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The Universal and the Particular

The Exodus story is long and complex, with many different stages. The Ten Plagues took place over the course of a year or so, but it wouldn’t have been any less cool or impressive to rescue the Jewish People in the space of a day. The theatre of a long and drawn-out Ten Plagues is deliberate then, rather than miraculously magic the Jewish People out or flatten Egypt instantly.

Why did God take His time saving the Jewish People?

If the goal is to save the Jewish People, then the question is a great question; God should have done it as quickly and efficiently as possible!

The story plainly states that saving the Jewish People was not God’s only priority, that God had other goals as well. Among others, the Torah states that as much as the Jewish People must understand there is a God, Egypt must come to understand this as well – וְיָדְעוּ מִצְרַיִם כִּי-אֲנִי ה. Beyond simple comeuppance or karma, more than punishment or vengeance for centuries of oppression, God deems it independently necessary for Egypt to recognize the One God.

When the vanquished Egyptian army drifted in the waves of the Red Sea, the Jews celebrated, and the Midrash imagines how the angels in Heaven attempted to applaud the great salvation as well, but God would not tolerate it- “Shall angels sing while My creations drown?!”

Quite obviously, God’s analysis fundamentally differs from ours – כִּי לֹא מַחְשְׁבוֹתַי מַחְשְׁבוֹתֵיכֶם.

The conclusion of the book of Jonah carries a similar sentiment, where God admonishes Jonah for caring about his narrow corner of the world without caring for a metropolis full of people and animals simply because they aren’t his countrymen:

וַאֲנִי לֹא אָחוּס עַל־נִינְוֵה הָעִיר הַגְּדוֹלָה אֲשֶׁר יֶשׁ־בָּהּ הַרְבֵּה מִשְׁתֵּים־עֶשְׂרֵה רִבּוֹ אָדָם אֲשֶׁר לֹא־יָדַע בֵּין־יְמִינוֹ לִשְׂמֹאלוֹ וּבְהֵמָה רַבָּה – “Should not I care about Nineveh, that great city, in which there are more than a hundred and twenty thousand people who don’t yet know their right hand from their left, and many animals as well?!”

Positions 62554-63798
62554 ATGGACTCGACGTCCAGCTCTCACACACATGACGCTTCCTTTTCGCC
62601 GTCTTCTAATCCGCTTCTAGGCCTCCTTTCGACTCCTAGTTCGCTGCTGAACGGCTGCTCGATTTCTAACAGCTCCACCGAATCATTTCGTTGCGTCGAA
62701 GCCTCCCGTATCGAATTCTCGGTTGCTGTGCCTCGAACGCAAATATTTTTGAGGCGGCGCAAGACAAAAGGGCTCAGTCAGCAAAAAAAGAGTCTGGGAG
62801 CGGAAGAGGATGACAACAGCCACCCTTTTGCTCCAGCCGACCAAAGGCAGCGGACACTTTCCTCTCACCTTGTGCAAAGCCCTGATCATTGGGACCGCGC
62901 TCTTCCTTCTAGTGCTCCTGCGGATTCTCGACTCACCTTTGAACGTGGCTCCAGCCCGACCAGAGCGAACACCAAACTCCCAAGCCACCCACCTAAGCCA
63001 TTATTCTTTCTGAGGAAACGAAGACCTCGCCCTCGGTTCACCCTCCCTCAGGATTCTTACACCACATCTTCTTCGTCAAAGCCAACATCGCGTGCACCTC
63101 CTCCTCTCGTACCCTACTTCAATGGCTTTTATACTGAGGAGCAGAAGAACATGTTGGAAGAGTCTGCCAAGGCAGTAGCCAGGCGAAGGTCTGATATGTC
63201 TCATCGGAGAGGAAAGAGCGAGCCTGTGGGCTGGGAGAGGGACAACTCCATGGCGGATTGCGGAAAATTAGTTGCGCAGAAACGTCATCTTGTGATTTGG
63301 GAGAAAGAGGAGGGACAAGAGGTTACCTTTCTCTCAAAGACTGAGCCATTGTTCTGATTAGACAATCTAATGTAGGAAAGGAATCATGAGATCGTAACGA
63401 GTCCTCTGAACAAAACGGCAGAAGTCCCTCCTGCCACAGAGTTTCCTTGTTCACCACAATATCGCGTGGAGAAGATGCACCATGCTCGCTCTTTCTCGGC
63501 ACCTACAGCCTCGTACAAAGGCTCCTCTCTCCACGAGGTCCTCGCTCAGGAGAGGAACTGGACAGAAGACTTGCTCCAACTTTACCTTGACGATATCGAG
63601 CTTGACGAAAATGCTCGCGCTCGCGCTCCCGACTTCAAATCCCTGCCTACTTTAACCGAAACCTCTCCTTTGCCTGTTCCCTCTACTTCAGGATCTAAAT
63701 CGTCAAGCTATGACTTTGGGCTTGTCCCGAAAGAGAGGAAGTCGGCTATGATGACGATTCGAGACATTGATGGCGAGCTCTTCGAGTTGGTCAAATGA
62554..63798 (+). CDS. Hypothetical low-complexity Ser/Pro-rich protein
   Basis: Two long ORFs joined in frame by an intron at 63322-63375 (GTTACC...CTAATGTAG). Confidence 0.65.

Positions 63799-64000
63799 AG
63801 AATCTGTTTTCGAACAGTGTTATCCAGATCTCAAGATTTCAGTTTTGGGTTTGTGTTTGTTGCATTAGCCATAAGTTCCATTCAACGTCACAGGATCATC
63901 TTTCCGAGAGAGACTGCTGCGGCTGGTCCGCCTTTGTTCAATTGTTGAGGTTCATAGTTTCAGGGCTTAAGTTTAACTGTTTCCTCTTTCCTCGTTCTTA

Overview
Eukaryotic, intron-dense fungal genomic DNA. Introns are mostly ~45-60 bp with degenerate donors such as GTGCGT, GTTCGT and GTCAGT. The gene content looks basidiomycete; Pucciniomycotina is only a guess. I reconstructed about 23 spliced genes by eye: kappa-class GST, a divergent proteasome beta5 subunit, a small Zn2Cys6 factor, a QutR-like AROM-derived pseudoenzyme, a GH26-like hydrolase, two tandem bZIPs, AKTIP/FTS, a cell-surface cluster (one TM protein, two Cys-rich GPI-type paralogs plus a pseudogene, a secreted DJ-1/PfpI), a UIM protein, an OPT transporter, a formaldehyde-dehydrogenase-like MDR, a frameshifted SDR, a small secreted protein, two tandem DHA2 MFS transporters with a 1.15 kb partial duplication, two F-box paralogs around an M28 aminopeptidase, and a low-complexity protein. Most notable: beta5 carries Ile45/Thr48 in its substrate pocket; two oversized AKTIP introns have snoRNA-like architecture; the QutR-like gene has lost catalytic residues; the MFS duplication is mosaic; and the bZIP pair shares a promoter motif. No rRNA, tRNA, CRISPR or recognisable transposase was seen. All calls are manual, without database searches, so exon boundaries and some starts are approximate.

The Lubavitcher Rebbe notes that one of our liturgy’s sharpest prayers about Gentiles, the request at the Seder for God to pour out His wrath on them over our exile – שְׁפֹךְ חֲמָתְךָ אֶל־הַגּוֹיִם – is qualified with the caveat of those who do not recognize God – אֲשֶׁר לֹא יְדָעוּךָ. 

From its earliest moments and consistently throughout, God’s goal has never been to save the Jewish People to the exclusion of greater humanity. The Torah’s utopian vision for the world has consistently been a universal one where all humans recognize God – בֵיתִי בֵּית־תְּפִלָּה יִקָּרֵא לְכָל־הָעַמִּים / וְכָל בְּנֵי בָשָׂר יִקְרְאוּ בִשְׁמֶךָ / וִיקַבְּלוּ כֻלָּם אֶת עֹל מַלְכוּתֶךָ.

While the Lubavitcher Rebbe and his followers have certainly taken outreach to its furthest conceivable limits, it is worth dwelling on the principle. The Torah is not a pathway to personal joy and reward just for Jews; the Gemara and the Rambam emphatically affirm that Gentiles go to the same places we do when we die.

God doesn’t whisk the Jewish People out of Egypt and into freedom in an instant because that is not what God wants from our universe.

We would do well to remember that as much as our people have a sacred mission, the rest of the world matters and serves God’s purposes too, just in a different way.